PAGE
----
How popular is the baby name Ross in the United States right now? How popular was it historically? Find out using the graph below! Plus, see baby names similar to Ross and check out all the blog posts that mention the name Ross.
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The French name Desiree was first popularized in the U.S. by the 1954 movie Désirée, which told the story of Désirée Clary, the one-time fiancée of Napoleon Bonaparte who later became the queen of Sweden and Norway.
Several years later, during the doo-wop craze of the ’50s, five Harlem-based teens formed a vocal group called The Charts — intentionally naming themselves after the Billboard‘s hits list in the hope that they would one day see themselves on the charts.
Despite being booed off stage during an Apollo Theater amateur night, the quintet got signed to a label and ended up recording several songs before disbanding in 1958.
The only Charts song to actually reach the charts? “Deserie,” a “huge East Coast doo wop cult classic” that appeared on Billboard‘s Hot 100 four times during the second half of 1957, peaking at 88th.
Here’s a video featuring the song:
But the Charts actually charted twice, because the baby name Deserie debuted on the U.S. baby name charts the very same year:
1960: 15 baby girls named Deserie
1959: 8 baby girls named Deserie
1958: 7 baby girls named Deserie
1957: 13 baby girls named Deserie [debut]
Though the spelling and pronunciation aren’t quite the same, Deserie (deh-zə-REE) was no doubt inspired by then-trendy Desiree (deh-zi-RAY), which can be traced back to the Latin word for “desired,” desideratum.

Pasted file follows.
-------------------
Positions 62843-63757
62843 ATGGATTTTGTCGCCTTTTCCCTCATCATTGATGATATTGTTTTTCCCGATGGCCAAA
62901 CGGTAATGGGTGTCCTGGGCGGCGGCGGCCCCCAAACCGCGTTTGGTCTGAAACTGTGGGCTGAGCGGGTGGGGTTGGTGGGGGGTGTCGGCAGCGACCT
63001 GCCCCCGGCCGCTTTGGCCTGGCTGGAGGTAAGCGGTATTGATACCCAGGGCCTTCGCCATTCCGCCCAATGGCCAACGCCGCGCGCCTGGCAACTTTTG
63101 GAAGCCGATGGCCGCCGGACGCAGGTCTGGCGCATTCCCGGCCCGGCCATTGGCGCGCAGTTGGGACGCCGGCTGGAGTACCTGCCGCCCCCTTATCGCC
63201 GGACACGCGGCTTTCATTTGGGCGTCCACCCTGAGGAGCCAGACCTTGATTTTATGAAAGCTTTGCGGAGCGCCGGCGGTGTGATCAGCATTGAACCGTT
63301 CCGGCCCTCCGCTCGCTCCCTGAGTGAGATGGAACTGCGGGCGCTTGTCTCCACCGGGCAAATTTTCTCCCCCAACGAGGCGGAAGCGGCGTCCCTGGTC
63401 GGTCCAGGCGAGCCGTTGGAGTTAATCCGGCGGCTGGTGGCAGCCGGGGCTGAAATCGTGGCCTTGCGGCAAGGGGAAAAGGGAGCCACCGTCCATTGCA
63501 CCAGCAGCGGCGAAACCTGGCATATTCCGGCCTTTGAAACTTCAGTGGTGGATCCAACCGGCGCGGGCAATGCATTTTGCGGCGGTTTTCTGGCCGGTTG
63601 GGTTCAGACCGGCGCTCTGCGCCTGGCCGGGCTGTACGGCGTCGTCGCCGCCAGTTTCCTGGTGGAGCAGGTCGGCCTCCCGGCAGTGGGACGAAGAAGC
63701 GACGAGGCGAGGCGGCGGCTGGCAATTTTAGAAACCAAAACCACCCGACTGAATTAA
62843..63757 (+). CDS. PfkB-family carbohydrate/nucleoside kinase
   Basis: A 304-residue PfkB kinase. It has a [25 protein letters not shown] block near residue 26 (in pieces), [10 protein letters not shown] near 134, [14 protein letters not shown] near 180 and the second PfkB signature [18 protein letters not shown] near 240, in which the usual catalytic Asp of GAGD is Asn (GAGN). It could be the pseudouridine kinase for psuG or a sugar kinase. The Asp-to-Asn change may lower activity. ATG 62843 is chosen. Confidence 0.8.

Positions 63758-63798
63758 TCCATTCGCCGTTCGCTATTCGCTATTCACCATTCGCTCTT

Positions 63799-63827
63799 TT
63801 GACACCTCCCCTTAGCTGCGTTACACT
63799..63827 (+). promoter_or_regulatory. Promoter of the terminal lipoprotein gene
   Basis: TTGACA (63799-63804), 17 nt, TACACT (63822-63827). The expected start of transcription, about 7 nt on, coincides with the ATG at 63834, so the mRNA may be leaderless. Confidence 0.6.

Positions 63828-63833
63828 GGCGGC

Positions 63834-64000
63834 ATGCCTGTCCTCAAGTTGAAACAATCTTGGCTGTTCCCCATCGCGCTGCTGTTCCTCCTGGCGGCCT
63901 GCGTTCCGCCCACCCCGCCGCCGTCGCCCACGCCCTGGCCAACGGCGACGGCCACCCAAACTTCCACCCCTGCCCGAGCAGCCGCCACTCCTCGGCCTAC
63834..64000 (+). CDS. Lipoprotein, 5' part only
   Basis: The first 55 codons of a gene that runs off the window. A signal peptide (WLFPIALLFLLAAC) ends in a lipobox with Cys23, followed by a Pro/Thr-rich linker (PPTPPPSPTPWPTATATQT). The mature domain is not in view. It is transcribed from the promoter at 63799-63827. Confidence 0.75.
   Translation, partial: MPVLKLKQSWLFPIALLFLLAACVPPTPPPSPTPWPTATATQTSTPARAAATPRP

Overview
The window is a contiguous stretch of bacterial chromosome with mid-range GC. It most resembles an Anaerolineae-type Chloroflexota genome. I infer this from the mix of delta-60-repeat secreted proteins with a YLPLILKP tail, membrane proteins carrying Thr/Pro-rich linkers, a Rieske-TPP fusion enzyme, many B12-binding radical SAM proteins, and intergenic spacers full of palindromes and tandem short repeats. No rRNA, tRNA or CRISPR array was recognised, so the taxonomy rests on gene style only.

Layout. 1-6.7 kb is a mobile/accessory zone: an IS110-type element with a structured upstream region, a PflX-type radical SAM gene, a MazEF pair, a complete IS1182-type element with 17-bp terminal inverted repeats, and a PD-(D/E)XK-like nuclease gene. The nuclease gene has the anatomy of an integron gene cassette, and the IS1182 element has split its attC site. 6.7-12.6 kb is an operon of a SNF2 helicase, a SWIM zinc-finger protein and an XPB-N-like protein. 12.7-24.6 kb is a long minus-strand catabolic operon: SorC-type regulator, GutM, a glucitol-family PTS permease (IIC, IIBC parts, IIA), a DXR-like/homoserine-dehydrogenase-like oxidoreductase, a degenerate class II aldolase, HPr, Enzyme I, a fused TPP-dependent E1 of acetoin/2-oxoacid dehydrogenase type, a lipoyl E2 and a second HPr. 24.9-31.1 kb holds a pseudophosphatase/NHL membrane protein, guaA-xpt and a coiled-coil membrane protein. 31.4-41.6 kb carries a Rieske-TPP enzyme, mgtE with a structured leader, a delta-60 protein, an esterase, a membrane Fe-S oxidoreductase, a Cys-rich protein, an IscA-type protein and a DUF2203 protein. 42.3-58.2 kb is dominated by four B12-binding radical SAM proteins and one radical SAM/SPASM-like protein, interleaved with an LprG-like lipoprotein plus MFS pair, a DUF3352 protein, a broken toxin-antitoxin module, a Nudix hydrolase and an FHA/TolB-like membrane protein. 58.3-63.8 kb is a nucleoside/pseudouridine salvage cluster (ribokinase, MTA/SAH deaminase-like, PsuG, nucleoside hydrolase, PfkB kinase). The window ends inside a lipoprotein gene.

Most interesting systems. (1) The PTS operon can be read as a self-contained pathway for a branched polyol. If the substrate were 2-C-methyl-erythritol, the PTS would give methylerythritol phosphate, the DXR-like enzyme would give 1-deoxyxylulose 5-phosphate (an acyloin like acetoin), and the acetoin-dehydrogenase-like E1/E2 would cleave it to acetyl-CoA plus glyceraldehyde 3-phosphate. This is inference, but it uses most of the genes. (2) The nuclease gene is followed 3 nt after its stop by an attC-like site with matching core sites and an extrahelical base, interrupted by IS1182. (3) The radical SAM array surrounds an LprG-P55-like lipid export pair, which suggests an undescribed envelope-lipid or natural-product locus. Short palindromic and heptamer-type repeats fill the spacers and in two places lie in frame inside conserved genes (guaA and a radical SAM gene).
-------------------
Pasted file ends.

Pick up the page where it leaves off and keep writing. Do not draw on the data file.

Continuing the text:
Which name do you like better, Desiree or Deserie?
Source: Warner, Jay. American Singing Groups: A History from 1940s to Today. Milwaukee, WI: Hal Leonard Corporation, 2006.
Corryvreckan – The Gulf of Corryvreckan (from the Gaelic Coire Bhreacain) is a narrow strait off Scotland’s west coast famous for its large whirlpool. Corryvreckan’s father, a whisky expert, also admits that “we may have joked with the name while I was sipping on some of the peat-astic Ardbeg Corryvreckan.” (Source: Why Corryvreckan is a dram fine name for my baby says whisky expert Andy Bell)
The last name in the summer Mystery Monday series is Johnross, which debuted on the charts in 1982:
1986: 8 baby boys named Johnross
1984: 5 baby boys named Johnross
1982: 11 baby boys named Johnross [debut]
Dallas, the popular TV show, seems like the obvious answer here. After all, it featured a whopping three characters named John Ross: John Ross “Jock” Ewing, Sr., John Ross “J.R.” Ewing, Jr., and John Ross Ewing III.
But which character did it refer to specifically? And why?
My guess is the youngest — the only one actually called “John Ross” on the show — but he’d been a character since his (fictional) birth in 1979, so I’m not sure how/why he’d be influencing the charts years later.
If you watched Dallas in the early ’80s, what are your thoughts on this? What am I missing?